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368   Life and Letters of Francis Galton

truthful which at once meets all of us when we attempt to deal with the heredity of pathological conditions. In the humbler classes of society, who form the bulk of hospital patients, there is sometimes almost a pride in the possession of malformations and of pathological conditions. Many of the women are only too ready to talk about them, and to exhibit any children who may possess them. It is possibly the great interest which they observe is excited among medical men by pathological states, which leads them to be pleased at being noteworthy even for a deformity'. Unfortunately the family records and traditions in hospital cases are often woefully scanty. The greatgrand-parents are rarely to be traced, and only too often little if anything is known of the families of uncles or aunts. On the other hand, when we turn to social classes where the knowledge of ancestry and collaterals is considerable, we are too often met by an indignant refusal to give information, even if it be needed for scientific purposes. No retreat for the insane or sanatorium for the tuberculous designed for patients of middle or upper class status is able to provide adequate material for heredity. The inquirer is solemnly informed that the grandfather died of inflammation following a chill, that the sister pined away after the death of her fiance, or that the father was at times eccentric, the aunt had attacks of the nerves, or the cousin brain-fever due to overwork. It does not profit to give way to discouragement, or feel sore before rebuffs, if you want to study human heredity. The only resource is to try and educate the so-called educated classes and produce if possible a more reasonable attitude towards hereditary matters amongst them. Galton achieved much in this direction and if it is still difficult to make rapid progress, it is certainly easier than it was before he started his campaign against the folly, not to say crime, which would screen family history not only from the future wife, but from adult children. Galton writes on this second point in 1902 with the sagacity of old age; he has learnt that to brand such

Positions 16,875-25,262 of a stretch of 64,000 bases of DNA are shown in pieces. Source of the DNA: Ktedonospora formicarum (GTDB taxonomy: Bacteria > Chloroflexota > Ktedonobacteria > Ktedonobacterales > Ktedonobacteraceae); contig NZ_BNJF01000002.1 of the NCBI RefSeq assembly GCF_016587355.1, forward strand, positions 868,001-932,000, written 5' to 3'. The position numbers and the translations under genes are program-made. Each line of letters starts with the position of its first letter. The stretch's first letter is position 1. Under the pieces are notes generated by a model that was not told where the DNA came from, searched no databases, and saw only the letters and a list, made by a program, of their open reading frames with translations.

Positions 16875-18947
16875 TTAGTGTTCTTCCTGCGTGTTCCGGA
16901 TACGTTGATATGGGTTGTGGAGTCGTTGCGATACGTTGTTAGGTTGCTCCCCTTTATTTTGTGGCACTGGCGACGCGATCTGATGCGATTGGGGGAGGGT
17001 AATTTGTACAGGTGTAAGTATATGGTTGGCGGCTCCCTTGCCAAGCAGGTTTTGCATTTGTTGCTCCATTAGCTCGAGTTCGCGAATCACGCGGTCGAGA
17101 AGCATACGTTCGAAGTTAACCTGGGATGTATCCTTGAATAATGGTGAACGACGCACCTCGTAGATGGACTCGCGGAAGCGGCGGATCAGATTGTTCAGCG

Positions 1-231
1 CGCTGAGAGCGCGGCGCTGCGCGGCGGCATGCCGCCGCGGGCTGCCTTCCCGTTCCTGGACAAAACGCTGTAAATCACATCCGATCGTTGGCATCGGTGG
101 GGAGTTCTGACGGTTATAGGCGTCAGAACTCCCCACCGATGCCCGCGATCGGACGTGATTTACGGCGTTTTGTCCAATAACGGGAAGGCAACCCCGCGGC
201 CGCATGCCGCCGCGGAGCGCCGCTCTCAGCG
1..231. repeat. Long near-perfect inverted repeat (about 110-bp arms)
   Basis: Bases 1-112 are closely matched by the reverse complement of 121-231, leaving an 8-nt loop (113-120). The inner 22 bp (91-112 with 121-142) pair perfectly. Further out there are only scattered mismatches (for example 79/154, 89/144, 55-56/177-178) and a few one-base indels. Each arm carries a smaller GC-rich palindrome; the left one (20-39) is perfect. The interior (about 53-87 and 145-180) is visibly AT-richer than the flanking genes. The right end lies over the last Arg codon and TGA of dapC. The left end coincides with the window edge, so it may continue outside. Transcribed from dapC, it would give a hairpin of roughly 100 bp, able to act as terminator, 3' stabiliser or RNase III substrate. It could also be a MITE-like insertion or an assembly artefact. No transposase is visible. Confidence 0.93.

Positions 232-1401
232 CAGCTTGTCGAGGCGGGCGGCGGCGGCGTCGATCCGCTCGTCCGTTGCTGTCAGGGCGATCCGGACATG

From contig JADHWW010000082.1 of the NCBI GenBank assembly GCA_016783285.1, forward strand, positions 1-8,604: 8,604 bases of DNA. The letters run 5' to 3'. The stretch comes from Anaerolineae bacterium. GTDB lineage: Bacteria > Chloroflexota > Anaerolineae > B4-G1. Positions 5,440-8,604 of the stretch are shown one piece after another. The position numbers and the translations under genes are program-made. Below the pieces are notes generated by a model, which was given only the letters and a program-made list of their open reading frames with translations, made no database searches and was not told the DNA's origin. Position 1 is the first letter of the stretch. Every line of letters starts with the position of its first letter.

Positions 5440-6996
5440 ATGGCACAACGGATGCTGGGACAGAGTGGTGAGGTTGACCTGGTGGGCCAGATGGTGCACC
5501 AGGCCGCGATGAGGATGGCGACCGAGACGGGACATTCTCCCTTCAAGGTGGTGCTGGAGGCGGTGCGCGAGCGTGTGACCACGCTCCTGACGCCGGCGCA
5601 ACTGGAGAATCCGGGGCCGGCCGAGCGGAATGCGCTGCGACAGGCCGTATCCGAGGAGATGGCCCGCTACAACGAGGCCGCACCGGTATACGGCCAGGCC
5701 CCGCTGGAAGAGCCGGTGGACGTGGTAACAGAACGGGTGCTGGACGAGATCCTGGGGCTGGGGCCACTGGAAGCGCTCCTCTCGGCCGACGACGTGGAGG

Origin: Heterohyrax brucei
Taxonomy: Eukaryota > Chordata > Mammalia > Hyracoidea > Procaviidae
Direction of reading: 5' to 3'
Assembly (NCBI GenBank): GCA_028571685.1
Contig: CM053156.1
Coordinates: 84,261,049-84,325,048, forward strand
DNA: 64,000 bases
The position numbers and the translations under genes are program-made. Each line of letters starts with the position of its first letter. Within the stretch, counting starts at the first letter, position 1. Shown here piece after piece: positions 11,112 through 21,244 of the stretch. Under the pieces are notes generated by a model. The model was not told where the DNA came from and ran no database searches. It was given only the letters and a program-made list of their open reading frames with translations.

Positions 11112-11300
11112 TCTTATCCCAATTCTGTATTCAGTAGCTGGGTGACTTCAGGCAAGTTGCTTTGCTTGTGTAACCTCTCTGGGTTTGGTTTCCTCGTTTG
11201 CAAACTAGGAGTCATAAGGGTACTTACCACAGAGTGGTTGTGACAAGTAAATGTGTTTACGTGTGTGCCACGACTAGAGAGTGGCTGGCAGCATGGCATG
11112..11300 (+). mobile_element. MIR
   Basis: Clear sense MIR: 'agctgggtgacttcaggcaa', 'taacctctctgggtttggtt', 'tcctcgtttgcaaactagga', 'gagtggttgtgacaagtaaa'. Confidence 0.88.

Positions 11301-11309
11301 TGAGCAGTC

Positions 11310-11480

action as "ignoble cowardice"' may be absolute truth, but it will hardly obtain what we need from the cowards. He says

"It is too much to expect that even the most scrupulously kept records will be written throughout with perfect veracity. Healthy minded persons are seldom disposed to lay themselves wholly bare in written words. There will be omissions in every Album, sometimes of matters of fact and at other times of the real inwardness of events, that are of high importance to the right understanding of a life-history. The writer of the Album will mentally supply the omissions and interpret the misleading euphemisms when he refers to its pages; other persons who read his records must be prepared for their existence. Thus in matters of disease, an unsurmountable prejudice exists in many sensitive persons against ascribing cancer and insanity to their ancestors in direct terms. They shrink from the thought of recording hereditary possibilities that might destroy the peace of mind of their descendants, and perhaps work their own fulfilment. The duty of parents to be truthful histographers seems overborne by what they consider to be a still more pressing duty to their children. It is almost useless to attempt to calm hypersensitive feelings by pointing to the fact that healthful tendencies are just as heritable as morbid ones, and that every

child is sure to be endowed with both. So I will confine myself to the mention of an instructive

1 The psychology of these cases is similar to that of many persons, who being connected with some appalling criminal trial seem pleased with the momentary notoriety which carries their portraits into the cheap illustrated daily papers, possibly the one chance of publicity in their lives. I am by no means certain that it is not the same human frailty, under a thin covering of veneer, which causes the bride of another class to send her photograph to the ' society' papers.